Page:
This free, no obligation performance analysis will uncover:
    • Opportunities to earn more from your catalog
    • Ways to optimize performance across search, shopping, social, and discovery channels
    • Wasted ad spend and how to reduce it

3 Ways to Make Your Impressions Count in Google Shopping

It’s not easy to make your products display to the right consumer at the right moment on channels like Google Shopping. To make your impressions count, you need an optimized product feed, the right bid for every product, and a data-driven approach that considers relevant sources to inform grouping and bidding.

There is no silver bullet to ensure that a given product matches a particular search query in Google Shopping. But you can influence search query matching and increase your chance of displaying the right product at the right time. Start by shoring up these three areas:

1) Product Feed Optimization: Title Is King

After unique product identifiers (UPIs), product titles matter the most. So the first rule of feed optimization? Use data about how shoppers search to craft your product titles. User experience is paramount to Google, so you have to think like a shopper and evaluate search query reports to gain concrete data around the way shoppers search.

Also bear in mind various iterations of a search. Someone looking for “women’s tshirts” has the same intent as someone searching “womens t-shirts,” but if your title caters toward only one version, you might lose out on impressions for the other query.

The second rule of feed optimization: Don’t give every product the same treatment. A common practice is to insert the brand or category into every single title to optimize the content. Instead, evaluate performance data to determine which subset of products in each brand and category converts well. Insert the brand/category into those titles as a way of alerting Google that you’d prefer that generic searches within a brand or category to match to those products.

2) Bid Management: It Matters to You and the Channel

Shopping channels such as Google and Bing want to do two things well: 1) offer an outstanding user experience and 2) make money. Bidding up high-performing products — i.e., products that generate the most clicks and conversions — accomplishes both goals.

If you’re willing to pay more for certain products, you’re indicating to the channel that those products are items consumers want to see and buy. Good user experience? Check. Oh, and you paid more for the click and helped the channel make money? Check. In return, bidding appropriately on product ads means more impressions, clicks, and conversions for you.

The challenge is how to implement this. Most e-commerce marketers group products by brand or category, and then bid on that group. But that approach is limiting because performance varies among products within the same brand or category. So let’s flip things around.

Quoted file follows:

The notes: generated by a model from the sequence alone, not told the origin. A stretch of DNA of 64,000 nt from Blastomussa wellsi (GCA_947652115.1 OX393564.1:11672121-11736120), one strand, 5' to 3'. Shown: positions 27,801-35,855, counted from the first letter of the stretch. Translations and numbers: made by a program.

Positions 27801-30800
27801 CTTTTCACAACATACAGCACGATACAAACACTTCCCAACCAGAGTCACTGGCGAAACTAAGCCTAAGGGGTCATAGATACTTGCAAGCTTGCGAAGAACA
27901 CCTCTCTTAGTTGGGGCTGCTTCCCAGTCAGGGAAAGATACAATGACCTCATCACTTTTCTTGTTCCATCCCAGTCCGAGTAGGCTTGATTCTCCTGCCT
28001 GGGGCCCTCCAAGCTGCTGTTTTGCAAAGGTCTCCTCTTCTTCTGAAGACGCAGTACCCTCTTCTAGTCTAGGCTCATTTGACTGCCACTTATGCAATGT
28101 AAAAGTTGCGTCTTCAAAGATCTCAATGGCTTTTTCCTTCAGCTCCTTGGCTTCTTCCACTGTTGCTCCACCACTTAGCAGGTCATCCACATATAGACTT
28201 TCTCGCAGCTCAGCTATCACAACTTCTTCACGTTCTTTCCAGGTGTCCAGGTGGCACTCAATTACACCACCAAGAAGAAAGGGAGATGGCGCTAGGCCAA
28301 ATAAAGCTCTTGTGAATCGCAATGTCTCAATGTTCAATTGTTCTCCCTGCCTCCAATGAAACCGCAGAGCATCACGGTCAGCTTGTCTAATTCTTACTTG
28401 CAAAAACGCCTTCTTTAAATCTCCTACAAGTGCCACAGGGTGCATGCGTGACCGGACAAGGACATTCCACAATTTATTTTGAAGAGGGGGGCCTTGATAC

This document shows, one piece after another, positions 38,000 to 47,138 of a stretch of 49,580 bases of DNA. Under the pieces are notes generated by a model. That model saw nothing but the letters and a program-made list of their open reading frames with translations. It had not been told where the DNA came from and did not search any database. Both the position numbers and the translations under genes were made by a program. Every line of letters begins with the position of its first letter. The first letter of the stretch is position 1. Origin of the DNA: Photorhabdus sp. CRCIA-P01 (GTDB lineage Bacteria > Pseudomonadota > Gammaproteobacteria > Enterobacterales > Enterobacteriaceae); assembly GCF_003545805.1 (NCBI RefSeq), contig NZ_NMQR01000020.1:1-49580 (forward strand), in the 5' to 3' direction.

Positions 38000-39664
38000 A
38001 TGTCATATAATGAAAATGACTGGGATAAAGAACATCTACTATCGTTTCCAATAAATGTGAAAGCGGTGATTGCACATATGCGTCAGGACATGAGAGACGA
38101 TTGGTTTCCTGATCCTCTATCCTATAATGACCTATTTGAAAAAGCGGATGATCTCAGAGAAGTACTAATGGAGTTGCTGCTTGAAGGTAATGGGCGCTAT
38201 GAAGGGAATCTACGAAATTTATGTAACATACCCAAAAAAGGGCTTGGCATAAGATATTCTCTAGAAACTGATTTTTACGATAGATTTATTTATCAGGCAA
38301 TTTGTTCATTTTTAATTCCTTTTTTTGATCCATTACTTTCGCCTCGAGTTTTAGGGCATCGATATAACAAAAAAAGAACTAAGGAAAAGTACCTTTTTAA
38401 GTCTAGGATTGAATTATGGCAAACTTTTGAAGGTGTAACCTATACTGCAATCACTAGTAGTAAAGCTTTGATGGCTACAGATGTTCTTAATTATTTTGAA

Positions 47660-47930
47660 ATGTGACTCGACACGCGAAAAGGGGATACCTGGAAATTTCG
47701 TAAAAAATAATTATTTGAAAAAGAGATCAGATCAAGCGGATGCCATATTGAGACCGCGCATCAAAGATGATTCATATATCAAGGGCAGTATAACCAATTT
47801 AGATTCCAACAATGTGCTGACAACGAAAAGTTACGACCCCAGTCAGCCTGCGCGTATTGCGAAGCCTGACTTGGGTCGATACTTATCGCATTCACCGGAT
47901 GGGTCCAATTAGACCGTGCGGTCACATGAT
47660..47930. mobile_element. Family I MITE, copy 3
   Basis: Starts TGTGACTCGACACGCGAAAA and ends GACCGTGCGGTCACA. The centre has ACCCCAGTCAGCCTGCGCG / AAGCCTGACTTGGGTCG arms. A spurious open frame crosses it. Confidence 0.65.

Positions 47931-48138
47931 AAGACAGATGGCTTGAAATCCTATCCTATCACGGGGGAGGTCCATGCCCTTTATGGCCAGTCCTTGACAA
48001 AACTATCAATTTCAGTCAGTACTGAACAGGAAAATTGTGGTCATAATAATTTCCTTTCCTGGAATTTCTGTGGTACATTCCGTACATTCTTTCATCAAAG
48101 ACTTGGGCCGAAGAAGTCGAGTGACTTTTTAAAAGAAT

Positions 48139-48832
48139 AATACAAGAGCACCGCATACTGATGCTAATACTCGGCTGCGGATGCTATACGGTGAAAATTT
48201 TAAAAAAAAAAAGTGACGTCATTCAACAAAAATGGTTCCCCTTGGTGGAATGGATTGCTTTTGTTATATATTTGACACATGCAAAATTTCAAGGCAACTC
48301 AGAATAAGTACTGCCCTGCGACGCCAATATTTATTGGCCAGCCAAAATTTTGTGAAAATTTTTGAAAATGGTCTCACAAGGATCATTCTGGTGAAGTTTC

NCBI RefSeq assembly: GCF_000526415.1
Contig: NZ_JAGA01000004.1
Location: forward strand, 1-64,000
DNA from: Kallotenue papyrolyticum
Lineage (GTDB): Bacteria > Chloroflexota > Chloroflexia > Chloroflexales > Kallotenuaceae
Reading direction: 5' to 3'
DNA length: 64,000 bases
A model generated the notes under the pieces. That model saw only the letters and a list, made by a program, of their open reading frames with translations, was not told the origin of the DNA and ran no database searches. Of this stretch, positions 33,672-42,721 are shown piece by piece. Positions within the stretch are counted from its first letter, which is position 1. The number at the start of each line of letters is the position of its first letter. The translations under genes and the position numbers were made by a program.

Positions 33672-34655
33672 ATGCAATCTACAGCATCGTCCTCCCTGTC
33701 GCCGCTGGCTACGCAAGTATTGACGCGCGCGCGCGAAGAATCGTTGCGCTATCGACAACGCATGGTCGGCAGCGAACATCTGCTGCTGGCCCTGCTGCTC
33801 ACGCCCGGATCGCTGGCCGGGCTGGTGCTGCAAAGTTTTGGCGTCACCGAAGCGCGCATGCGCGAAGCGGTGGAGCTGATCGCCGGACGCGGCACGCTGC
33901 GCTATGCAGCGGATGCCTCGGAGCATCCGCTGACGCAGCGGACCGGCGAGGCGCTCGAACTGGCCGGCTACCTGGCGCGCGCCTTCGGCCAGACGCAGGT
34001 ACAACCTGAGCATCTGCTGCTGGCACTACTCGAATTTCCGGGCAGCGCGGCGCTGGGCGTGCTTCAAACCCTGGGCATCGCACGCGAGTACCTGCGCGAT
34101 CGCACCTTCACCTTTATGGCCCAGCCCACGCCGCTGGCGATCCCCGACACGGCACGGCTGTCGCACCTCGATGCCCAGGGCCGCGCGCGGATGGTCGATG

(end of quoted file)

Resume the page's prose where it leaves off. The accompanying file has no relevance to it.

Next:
Throw out those taxonomies and instead group products by an entirely different metric — performance. Imagine how much more accurately you could set bids if your product groupings were based on performance metrics. Similarly performing products would be together in one group, where they can receive the same calculated bid. There’s a lot more to talk about with this idea. Stay tuned to our blog because I’m planning to unfold some practical steps to execute this in an upcoming post.

3) Segment Search Queries for Greater Control

You probably know that Google lets you set negative keywords at the ad group (or campaign) level, and not at the product group level. So negative keywords are applied to every product within that ad group or campaign. The problem with this approach is that you could have some products within your ad group that you don’t want to associate with certain negative keywords.

So how do you go beyond negative keywords and increase the sophistication of search query matching? You have to segment your campaign into ad groups based on search query performance.

For instance, you might want to bid more on stronger performing queries, a little less on mediocre queries, and even less on the low performers. By creating ad group buckets based on search query performance, you can have your entire catalog available to show for all targeted queries, but you gain the control to bid more on higher performing queries.

These are a few crucial steps to avoid paying for clicks for queries that are irrelevant to your products, and instead ensure your ad spend is working hard for you. Moral of the story: search query matching will only become more competitive in the future, and implementing e-commerce best practices now will help you stay ahead of the game.

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